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Jazz - Released October 26, 1959 | CAPITOL CATALOG MKT (C92)

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Jazz - Released February 15, 2013 | Stardust Records

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Jazz - Released January 1, 1995 | Universal Music Division Decca Records France

Randy Weston was still at the peak of his powers, despite nearing his 70th birthday, for this set recorded with a septet in 1995. Weston's writing and playing have long drawn from a combination of American jazz and African traditions. This set celebrates that rich and entwined heritage, and Weston fearlessly juxtaposes dissonant note clusters with sweetly inviting melodies. "Tangier Bay," is, for example, relentlessly propulsive with undulating counter-rhythms. His three front-line soloists are distinct and inventive: tenor saxophonist Billy Harper, alto saxophonist Talib Kibwe, and trombonist Benny Powell. This album, along with EARTH BIRTH and the PORTRAITS series, made the '90s an expansive and productive decade for Weston. © TiVo
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Jazz - Released January 1, 1998 | Universal Music Division Decca Records France

The team of Randy Weston, composer/pianist, and Melba Liston, arranger, returns triumphantly to the territory carved out by The Spirits of Our Ancestors -- only not at quite such length (just one CD) and with a new thrust, exploring ancient connections between African and Chinese cultures. The CD opens with a mighty building crash of percussion and continues in a kind of freeform depiction of creation, with Pharaoh Sanders -- in thrilling form throughout much of the album -- honking and evoking ancient spirits. A tragic grandeur sets in, the Chinese elements are evoked, and then midway through the record, the concept loses its train of thought; the rest of the album becomes a series of disconnected pieces (the theme of "Niger Mambo" threatens to break into "Puttin' On the Ritz" at any moment). The Chinese aspects of the music, signaled by the use of Min Xiao Fen's pipa (a Chinese lute) on a couple of tracks, are heavily outweighed by the thundering African percussion, so the ramifications of such a fusion aren't explored too thoroughly. However, Weston's impressions are almost always compelling anyway, with lots of mesmerizing vamps and passages that sometimes evoke John Coltrane's feelers into African music on Kulu Se Mama. Liston only has three wind voices to work with this time -- Sanders, Benny Powell on trombone and Talib Kibawe on reeds -- and she makes subtle use of them. This is, in any case, a powerful, even visionary piece of work for any musician, let alone one in his early 70s. © Richard S. Ginell /TiVo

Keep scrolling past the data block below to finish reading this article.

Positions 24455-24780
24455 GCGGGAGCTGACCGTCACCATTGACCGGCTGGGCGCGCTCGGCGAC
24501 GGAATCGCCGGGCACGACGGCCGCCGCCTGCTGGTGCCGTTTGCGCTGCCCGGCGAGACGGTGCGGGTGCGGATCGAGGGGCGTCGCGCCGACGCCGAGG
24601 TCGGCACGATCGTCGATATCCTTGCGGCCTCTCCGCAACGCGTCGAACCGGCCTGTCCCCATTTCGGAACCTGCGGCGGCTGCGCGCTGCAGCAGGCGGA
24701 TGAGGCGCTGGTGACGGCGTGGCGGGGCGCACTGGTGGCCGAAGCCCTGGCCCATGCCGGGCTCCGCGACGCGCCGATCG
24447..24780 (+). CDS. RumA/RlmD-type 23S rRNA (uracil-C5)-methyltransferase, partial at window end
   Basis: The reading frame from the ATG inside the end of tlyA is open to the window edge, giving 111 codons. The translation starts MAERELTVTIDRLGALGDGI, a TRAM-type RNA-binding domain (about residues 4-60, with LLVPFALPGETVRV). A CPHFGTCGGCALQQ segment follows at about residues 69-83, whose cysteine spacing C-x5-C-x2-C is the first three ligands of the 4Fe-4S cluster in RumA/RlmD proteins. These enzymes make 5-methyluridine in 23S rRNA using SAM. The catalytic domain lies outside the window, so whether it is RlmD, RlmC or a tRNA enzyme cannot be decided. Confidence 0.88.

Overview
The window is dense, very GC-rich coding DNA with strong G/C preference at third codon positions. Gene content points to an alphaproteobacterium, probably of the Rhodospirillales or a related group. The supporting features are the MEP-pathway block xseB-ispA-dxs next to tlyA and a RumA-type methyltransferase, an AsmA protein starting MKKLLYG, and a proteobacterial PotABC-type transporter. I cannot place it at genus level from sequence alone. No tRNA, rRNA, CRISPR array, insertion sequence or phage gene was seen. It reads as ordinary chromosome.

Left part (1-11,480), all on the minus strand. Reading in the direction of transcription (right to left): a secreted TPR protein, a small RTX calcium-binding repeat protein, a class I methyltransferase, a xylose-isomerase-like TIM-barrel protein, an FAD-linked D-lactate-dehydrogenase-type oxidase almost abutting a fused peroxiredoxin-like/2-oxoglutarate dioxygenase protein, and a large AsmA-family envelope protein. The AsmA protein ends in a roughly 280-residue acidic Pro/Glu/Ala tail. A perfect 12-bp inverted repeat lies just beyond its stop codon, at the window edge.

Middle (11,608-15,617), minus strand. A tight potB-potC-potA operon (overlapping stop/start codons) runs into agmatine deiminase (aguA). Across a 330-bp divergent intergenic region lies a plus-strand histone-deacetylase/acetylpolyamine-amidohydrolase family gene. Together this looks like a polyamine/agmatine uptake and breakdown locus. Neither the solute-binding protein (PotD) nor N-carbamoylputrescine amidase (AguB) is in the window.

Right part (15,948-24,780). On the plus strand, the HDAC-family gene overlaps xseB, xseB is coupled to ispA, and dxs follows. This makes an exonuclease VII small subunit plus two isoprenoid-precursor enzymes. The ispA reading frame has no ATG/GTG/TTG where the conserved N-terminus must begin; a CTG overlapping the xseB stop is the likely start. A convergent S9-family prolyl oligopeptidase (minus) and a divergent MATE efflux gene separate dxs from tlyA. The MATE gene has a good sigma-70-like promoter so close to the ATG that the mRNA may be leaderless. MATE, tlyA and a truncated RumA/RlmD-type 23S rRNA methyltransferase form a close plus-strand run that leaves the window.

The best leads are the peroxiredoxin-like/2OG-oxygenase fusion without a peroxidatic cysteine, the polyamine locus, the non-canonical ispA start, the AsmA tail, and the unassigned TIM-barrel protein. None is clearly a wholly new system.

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Jazz - Released September 11, 2010 | Motema

Jazz - Released January 1, 1992 | Universal Music Division Decca Records France

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Pianist Randy Weston and arranger Melba Liston had a musical reunion on this special double-CD, their first joint project since 1973's Tanjah. Liston's charts for the pianist's ten originals perfectly fit Weston's adventurous style and the twelve-piece group (which includes three percussionists) is filled with highly individual voices including the tenors of Billy Harper and Dewey Redman. With trumpeter Dizzy Gillespie and tenor-saxophonist Pharoah Sanders making guest appearances and Randy Weston heard at the peak of his powers, this is a highly recommended set. © Scott Yanow /TiVo
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Jazz - Released June 16, 2014 | Tritone

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Jazz - Released February 15, 2015 | AVID Entertainment

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Jazz - Released December 21, 2004 | Mutable Music

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Jazz - Released December 28, 1987 | Black Saint

This set of duets by David Murray (doubling on tenor and bass clarinet) and pianist Randy Weston is a bit of a surprise. Rather than performing standards or some of Weston's "hits," the duo stretches out on three obscurities by the two musicians (only Weston's "Blue Moses" is slightly known) and Butch Morris' "Clever Beggar." Weston provides a solid harmonic and rhythmic foundation for Murray's thick-toned but sometimes screeching flights, and the combination works pretty well. © Scott Yanow /TiVo